Return to Never Land is Peter Pan Lite, if I can say that without conjuring images of low-fat peanut butter.
As revisited in this minor Disney-nouveau sequel to the studio’s beloved 1953 Peter Pan, Never Land has the same air of lighthearted whimsy and high-flying imagination. Yet something’s been lost: a darker undercurrent that ran through J. M. Barrie’s original play and novel and was discernible even in the Disney version.
Fairy tales require something dark and challenging at their center to make them work (a point I recently explored in my review of The Wizard of Oz). The original Peter Pan had something of the depth of a fairy tale: Its Never Land was a joyous, carefree place, but there was also something terrible and rather heartless about it, and for a particular reason: There were no parents there, and in particular no mothers. Never Land was a place of orphaned Lost Boys with no one to tell them stories or tuck them in at night. Even the pirates were held spellbound by Wendy’s hymn to motherhood, and Smee wept over his "Mother" tattoo.
This sequel — the first Disney sequel to get a theatrical release, though it looks and feels like direct-to-video material — is lighter and frothier than the original. It’s still entertaining enough, with fast-paced excitement and colorful imagery that children will enjoy, and a sweetly nostalgic spirit that will appeal to parents. Yet the poignant image here is not children who lack parents, but a child who lacks a childlike spirit of wonder and fun. Imagination, not family, is the driving value.
Which is not to say that Return to Never Land is bad, or anti-family, or anti-parent. On the contrary, it takes a warm view of family life, and of parents particularly. Recent Disney theatrical releases haven’t always been family-friendly (see my article "Quo Vadis Disney?" for more info), but last year’s direct-to-video sequel Lady and the Tramp II: Scamp’s Adventure was very pro-parent and pro-family, and this sequel shows a similar sensibility.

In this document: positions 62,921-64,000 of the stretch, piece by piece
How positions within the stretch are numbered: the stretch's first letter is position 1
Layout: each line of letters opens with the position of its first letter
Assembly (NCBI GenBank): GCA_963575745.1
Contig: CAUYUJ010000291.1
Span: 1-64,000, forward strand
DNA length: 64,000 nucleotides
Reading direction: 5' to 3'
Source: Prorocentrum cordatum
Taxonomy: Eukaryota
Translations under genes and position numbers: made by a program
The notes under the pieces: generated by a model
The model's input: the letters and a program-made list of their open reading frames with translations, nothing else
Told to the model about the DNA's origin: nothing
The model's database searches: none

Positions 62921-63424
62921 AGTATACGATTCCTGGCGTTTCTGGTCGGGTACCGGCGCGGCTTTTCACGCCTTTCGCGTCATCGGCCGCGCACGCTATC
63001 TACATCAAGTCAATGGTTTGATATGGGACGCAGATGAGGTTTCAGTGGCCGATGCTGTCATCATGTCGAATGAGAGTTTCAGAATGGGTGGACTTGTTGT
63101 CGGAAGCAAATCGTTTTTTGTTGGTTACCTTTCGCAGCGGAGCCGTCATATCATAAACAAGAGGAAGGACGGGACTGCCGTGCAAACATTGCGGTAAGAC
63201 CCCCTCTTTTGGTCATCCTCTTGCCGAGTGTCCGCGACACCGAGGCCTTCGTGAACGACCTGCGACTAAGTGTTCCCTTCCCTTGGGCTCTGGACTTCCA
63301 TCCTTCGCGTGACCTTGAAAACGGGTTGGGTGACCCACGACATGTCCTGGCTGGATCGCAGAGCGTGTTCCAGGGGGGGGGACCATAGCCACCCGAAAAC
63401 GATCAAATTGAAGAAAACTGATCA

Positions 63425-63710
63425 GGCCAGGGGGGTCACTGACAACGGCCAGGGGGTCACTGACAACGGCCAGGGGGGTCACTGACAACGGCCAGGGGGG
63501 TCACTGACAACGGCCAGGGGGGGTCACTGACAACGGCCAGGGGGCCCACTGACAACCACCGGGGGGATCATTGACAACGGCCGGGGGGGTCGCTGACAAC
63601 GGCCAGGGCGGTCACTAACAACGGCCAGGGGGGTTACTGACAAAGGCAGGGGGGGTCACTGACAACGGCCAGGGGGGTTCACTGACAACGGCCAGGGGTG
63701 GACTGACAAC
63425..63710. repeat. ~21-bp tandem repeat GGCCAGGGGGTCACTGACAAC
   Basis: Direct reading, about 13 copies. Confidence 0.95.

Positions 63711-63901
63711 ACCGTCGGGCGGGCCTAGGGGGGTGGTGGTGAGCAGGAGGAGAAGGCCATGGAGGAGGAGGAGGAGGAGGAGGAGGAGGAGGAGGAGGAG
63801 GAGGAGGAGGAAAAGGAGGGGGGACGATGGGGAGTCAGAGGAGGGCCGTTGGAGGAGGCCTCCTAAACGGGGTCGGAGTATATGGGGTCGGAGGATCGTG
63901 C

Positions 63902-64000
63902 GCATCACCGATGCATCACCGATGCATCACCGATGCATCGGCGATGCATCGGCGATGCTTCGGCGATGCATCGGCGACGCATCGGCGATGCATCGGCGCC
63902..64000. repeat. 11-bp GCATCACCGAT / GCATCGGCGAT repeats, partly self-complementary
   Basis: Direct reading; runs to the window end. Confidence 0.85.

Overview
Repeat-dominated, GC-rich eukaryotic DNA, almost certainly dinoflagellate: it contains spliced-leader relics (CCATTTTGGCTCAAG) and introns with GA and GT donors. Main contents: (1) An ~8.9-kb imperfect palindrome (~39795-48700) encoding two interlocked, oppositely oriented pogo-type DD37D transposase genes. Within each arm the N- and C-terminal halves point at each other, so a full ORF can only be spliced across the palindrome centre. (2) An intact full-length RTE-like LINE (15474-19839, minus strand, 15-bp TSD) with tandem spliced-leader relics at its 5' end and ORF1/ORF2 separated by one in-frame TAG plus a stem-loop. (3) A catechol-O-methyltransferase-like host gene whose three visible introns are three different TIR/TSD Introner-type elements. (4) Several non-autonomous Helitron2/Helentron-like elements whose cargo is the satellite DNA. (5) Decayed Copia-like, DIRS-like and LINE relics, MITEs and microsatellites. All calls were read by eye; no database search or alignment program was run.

Like the dénouement of Barrie’s original story, Return to Never Land depicts a grown and married Wendy (Kath Soucie) who has two children, older Jane (Harriet Owen) and younger Danny (Andrew McDonough). But this Jane, unlike Barrie’s, is less imaginative and fanciful than her mother Wendy, who still retains her youthful sense of wonder and delights in telling stories of Peter Pan to her young son, just as she told them to her brothers John and Michael when she was a girl.
These stories, alas, no longer hold the appeal for Jane that they once did. She has, it seems, grown up too fast, or in the wrong way. Even when she finds herself actually spirited off to Never Land and meets Peter Pan face to face, Jane can only conclude that she must be dreaming. Clearly, this is a girl in desperate need of an infusion of faith and trust and pixie dust. The pixie dust is readily available; the faith and trust will take some doing.
Jane’s disenchantment with the world is understandable, if unfortunate: She lives in 1940s London during the Nazi air raids, her father (a gentle man with nothing of the angry bluster of Wendy’s father) is away at war, and the government is about to evacuate the children of London to the countryside (a scenario that also played a role in the prologue of C. S. Lewis’s The Lion, the Witch, and the Wardrobe).
In a nice detail, the windows in Jane’s bedroom have taped X’s across the panes to strengthen them against shockwaves. These windows — unlike those of her mother’s childhood nursery years earlier, which were left open for Peter Pan — are kept latched; but her first visitor from Never Land is not Peter, and it turns out that the latch can be opened from the outside by a hook slipped between the frames. Captain Hook, it seems, lacks any concept of how people age outside of Never Land, and has mistaken Jane for Wendy, whom he wants to kidnap to use against Peter.